Loch Scridain in August (mobile phone shot).

All in all, it doesn’t seem to be the right time for me to be photographing otters just at the moment, and I have that shaky feeling in my bones which tells me I need a holiday (the two activities aren’t compatible).  So there are lots of pyjama days, many books read, walks down to the beach (super sunshine!) and only a handful of outings with the camera.  But Mull is a wonderful place and a few hours out with a camera can be more productive than days spent elsewhere.  In the third week, I walk up a small hill out the back of the house.  Scott and Dianne at Scoor House are always very keen to encourage me to spend time in the immediate area of the house (‘before you go running off to your otters’), as there’s so much wonderful stuff to photograph within walking distance.  This is brought home to me on my walk: despite wearing trainers, jeans and a colourful hoodie, standing next to a trig point (could I be any more conspicuous?) and only having a short telephoto lens on my camera (70-200mm), I manage some frame-filling shots (with eye contact) of a Golden Eagle that appeared to fly over to take a look at me.  Later that week, a trip out to photograph a landscape one evening results in a tip-off that there are Basking Sharks in the area.  So the final week is filled with Eagles and Basking Sharks; my Super-Ted strength is regained, and the camera is rolling. 
Photographing Basking Sharks last week (mobile phone shot).
I’m not travelling all over the island as I often have in the past; I’m only photographing wildlife on the doorstep (this is what I enjoy doing most, wherever I am – and what a doorstep!) and I’m only getting up early to do dawn shoots when I’m feeling good about it.  And yet by this point, I’m feeling really well rested and at home so the work I’m producing is up there with my best.  My favourite photo of the whole trip is an action shot of a humble rock pipit – a very common bird in Mull, but one of my favourite things in photography is showing the extraordinary in the ordinary.  The weeks of resting and relaxation have paid off – I could not be so productive if I had simply started this trip by beating myself up with dawn shoots the moment I arrived.  Now, everything feels right to be out and about.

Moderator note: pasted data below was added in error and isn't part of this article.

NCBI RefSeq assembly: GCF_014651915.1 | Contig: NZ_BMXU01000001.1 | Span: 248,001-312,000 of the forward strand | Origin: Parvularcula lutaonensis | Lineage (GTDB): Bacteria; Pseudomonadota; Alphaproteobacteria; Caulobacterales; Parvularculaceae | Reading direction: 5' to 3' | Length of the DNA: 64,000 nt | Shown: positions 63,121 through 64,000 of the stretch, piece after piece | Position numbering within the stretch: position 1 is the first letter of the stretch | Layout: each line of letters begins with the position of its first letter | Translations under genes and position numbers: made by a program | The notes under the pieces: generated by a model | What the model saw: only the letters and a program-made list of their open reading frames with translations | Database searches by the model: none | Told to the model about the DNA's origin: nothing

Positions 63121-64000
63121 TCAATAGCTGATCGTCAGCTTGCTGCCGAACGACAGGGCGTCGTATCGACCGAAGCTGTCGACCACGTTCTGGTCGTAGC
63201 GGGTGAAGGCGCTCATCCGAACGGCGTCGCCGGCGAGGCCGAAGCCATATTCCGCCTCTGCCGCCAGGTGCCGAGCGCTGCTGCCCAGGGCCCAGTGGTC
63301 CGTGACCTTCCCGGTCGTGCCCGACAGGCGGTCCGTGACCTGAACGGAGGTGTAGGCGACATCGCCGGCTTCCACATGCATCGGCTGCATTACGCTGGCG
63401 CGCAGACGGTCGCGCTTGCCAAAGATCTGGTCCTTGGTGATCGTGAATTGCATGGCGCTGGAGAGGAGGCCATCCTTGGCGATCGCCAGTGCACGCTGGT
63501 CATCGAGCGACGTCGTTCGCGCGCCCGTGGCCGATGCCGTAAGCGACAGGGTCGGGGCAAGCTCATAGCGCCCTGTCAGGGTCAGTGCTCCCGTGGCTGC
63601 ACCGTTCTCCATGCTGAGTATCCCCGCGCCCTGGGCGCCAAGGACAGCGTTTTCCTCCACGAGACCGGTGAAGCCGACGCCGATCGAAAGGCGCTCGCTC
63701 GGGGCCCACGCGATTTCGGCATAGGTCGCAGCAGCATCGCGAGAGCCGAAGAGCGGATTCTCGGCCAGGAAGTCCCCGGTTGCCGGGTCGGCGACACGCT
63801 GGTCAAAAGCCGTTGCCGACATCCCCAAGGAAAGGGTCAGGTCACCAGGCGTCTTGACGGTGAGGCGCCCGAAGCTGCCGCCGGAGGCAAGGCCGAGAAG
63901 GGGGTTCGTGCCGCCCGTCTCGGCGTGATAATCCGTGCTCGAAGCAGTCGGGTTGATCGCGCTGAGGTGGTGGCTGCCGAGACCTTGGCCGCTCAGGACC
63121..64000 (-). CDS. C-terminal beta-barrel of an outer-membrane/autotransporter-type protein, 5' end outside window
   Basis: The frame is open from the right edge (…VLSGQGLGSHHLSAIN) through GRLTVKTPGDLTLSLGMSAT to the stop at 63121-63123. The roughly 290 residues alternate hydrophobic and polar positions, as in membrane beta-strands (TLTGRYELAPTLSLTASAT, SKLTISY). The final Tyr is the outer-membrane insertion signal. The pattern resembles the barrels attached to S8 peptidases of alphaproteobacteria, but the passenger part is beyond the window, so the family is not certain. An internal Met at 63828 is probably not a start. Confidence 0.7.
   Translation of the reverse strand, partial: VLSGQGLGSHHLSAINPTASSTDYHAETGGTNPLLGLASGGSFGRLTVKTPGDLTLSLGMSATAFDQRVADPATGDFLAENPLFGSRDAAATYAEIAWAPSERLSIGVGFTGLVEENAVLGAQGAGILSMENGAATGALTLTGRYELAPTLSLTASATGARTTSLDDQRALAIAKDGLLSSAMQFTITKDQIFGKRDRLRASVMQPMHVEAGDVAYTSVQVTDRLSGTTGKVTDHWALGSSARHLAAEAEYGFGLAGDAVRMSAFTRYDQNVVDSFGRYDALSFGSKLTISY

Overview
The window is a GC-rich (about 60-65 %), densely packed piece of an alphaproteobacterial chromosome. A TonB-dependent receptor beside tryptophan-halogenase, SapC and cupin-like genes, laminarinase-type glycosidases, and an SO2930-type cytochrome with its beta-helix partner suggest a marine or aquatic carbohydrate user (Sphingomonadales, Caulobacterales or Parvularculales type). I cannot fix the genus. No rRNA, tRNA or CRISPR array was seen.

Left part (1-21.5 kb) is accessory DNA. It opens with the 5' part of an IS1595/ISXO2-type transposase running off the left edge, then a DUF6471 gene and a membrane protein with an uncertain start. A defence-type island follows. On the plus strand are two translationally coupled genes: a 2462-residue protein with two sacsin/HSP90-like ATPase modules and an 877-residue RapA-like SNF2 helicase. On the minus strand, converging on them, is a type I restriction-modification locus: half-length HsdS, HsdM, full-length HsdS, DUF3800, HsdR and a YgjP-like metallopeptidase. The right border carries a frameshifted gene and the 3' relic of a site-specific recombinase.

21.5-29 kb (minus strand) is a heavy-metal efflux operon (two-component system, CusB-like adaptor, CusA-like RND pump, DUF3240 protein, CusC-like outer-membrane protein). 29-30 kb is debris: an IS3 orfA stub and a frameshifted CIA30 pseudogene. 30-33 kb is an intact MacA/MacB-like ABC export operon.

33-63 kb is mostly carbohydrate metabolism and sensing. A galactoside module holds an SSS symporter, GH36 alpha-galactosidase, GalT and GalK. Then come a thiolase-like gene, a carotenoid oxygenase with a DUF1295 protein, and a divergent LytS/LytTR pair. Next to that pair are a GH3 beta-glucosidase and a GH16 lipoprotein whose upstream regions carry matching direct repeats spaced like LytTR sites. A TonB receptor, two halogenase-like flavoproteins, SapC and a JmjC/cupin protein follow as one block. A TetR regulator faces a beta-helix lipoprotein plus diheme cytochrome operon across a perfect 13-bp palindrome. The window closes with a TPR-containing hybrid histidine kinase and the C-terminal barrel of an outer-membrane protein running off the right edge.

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Back home in Nottinghamshire, I switch on the desktop computer, eager to download my pictures and view them on the computer-screen (and I keep my fingers crossed that my favourite rock pipit is sharp – judging pictures based upon their appearance on the back of the camera so often is always a dangerous game).  Within seconds, the computer feels the strain of its rude awakening and dies.  My back-up hard-drives (which I always take away with me) are attached, and I feel sick to the stomach at the thought that it might have caught a virus and taken my entire catalogue and back-up drives to computer heaven.  Thankfully this is not the case.  The back-ups are intact, although the computer will need to be sent away for repair – it will be a few weeks before I can view the pictures and start to display them online (hence all the mobile phone shots in this blog)…that’ll be quite some wait. Is this what it used to be like with film? 

I do hope my rock pipit is sharp.

Mull in the mirror at twilight (mobile phone shot).